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Article Type: Guest editorial From: Managerial Finance, Volume 34, Issue 7.
The theme of this special issue is “Greek financial market: 1999-2001”. This special issue of Managerial Finance focuses on the critical period of the Athens Stock Exchange (ASE), i.e. the period of crisis from 1999 to 2001. We investigate a number of hypotheses in order to explain the course of the ASE before and after the crisis. We selected five papers as follows:
Monthly and trading month effects: this paper investigates the calendar effects in Greece using daily data before and after the crisis of 1999-2001. The results show that there is no January effect, and hence daily returns are not higher in January than in any other month. Also, the results for the trading month effect show higher (but not significant) returns over the first fortnight of the month.
Corporate governance rating: this paper explores the main aspects of corporate governance (CG) of family-owned listed companies in Greece. In addition, the paper develops a CG rating methodology on the current state of CG in Greece. The main conclusion from this paper is that the family firms are demonstrated poor governance compared with non-family firms and the ASE Index companies.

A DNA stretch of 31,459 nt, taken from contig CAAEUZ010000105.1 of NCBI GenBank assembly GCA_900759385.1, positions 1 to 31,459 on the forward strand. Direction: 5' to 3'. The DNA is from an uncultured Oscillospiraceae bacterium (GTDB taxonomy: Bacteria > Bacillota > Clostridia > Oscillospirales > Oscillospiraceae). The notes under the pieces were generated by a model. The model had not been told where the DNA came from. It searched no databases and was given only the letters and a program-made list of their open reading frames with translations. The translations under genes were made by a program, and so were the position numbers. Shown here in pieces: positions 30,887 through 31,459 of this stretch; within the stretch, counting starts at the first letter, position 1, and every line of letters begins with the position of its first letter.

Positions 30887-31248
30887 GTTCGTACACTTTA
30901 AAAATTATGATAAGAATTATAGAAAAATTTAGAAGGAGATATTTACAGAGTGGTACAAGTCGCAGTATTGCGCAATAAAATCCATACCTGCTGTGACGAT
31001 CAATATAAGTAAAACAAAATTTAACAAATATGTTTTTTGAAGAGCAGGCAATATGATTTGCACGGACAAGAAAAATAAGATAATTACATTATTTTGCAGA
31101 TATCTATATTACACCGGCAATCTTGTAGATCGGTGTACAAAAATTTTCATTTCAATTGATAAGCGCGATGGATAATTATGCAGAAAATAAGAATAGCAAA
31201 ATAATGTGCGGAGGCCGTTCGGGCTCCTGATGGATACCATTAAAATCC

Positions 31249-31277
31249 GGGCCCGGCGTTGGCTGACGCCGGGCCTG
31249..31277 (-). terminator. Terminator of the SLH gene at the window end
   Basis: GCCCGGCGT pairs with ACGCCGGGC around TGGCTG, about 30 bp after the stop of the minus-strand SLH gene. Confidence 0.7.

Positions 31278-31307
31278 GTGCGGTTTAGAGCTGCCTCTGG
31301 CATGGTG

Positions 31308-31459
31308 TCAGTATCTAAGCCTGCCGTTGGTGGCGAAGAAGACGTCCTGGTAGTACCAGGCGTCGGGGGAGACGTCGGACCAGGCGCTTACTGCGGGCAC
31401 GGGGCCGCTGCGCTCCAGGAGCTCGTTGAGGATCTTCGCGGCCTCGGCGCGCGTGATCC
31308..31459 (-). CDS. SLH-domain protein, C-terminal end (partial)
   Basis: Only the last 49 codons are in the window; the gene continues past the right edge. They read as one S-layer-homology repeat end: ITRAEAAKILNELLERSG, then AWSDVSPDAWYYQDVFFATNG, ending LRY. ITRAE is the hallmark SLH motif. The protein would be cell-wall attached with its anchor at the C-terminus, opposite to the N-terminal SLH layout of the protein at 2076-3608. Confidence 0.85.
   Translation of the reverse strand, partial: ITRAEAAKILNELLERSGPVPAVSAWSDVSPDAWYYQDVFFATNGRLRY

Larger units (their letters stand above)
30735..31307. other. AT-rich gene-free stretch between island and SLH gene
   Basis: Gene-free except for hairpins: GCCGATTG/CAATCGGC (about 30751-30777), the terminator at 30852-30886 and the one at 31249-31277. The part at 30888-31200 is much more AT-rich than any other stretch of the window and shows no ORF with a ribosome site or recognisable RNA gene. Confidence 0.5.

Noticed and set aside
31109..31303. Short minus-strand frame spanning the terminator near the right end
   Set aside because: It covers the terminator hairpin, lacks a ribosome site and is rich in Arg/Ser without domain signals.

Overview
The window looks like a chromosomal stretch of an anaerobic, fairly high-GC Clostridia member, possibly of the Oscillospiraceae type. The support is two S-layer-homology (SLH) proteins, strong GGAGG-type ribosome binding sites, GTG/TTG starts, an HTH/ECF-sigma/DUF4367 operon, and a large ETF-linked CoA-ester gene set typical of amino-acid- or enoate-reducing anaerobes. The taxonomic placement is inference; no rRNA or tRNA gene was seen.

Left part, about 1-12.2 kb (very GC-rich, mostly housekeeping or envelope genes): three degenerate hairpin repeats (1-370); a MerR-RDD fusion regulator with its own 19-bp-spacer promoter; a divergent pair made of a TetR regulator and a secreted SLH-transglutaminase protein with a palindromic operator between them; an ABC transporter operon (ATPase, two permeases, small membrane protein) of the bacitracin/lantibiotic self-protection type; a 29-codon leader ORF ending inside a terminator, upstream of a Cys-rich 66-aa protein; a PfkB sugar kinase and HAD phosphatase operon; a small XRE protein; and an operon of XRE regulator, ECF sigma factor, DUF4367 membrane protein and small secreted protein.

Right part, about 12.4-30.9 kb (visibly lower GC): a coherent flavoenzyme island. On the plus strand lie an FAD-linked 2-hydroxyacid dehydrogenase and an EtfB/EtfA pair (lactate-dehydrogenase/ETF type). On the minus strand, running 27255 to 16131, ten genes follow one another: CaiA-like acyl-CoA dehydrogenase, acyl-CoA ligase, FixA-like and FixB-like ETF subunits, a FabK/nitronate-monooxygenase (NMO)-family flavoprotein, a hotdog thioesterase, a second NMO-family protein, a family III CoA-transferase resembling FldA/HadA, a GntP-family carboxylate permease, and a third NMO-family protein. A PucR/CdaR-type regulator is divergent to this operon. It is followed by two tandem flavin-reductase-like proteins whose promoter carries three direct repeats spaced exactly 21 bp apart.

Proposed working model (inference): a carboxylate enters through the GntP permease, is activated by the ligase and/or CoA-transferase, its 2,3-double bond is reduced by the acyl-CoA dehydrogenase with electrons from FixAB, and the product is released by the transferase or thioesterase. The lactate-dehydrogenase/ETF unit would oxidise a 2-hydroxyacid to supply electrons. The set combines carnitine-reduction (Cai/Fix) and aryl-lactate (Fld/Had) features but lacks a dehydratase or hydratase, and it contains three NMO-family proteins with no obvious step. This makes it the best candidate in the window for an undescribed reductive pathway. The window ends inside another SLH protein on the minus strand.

Political elections and the ASE: this paper examines the influence of the Greek political elections on the course of the ASE. Using daily data from the ASE General Price Index, the paper examines the effect of political elections on the course of the ASE over the period 1996-2002. The empirical results show a negative (but not significant) “political” effect before and after the election dates.
Forecasting Value-at-Risk (VaR) and volatility: this paper evaluates the performance of symmetric and asymmetric ARCH models in forecasting both the one-day-ahead VaR and the realized intra day volatility of two equity indices in the ASE. The results show that the most appropriate method for the Bank index is the symmetric model with normally distributed innovations, while the asymmetric model with asymmetric conditional distribution applies for the General index. Also, there is not a particular model that can be applied for both indices. Thus, as concerns the volatility of the Greek stock market, although it is predictable, there is not an explicit model, which is the most accurate for all the forecasting purposes.
Efficiency of futures market: this paper examines efficiency of the Greek stock index futures market from 1999 to 2001. The results show that the Greek futures and spot prices form a stable long run relationship. For both FTSE/ASE-20 and FTSE/ASE mid 40, futures markets play a price discovery role, implying that futures prices contain useful information about spot prices. Futures markets are informationally more efficient than underlying stock markets in Greece.
I wish to thank all of the authors who submitted manuscripts for this special issue, the referees for their comments and the Editor in Chief of Managerial Finance for publishing this special issue
Christos FlorosUniversity of Portsmouth, Portsmouth, UK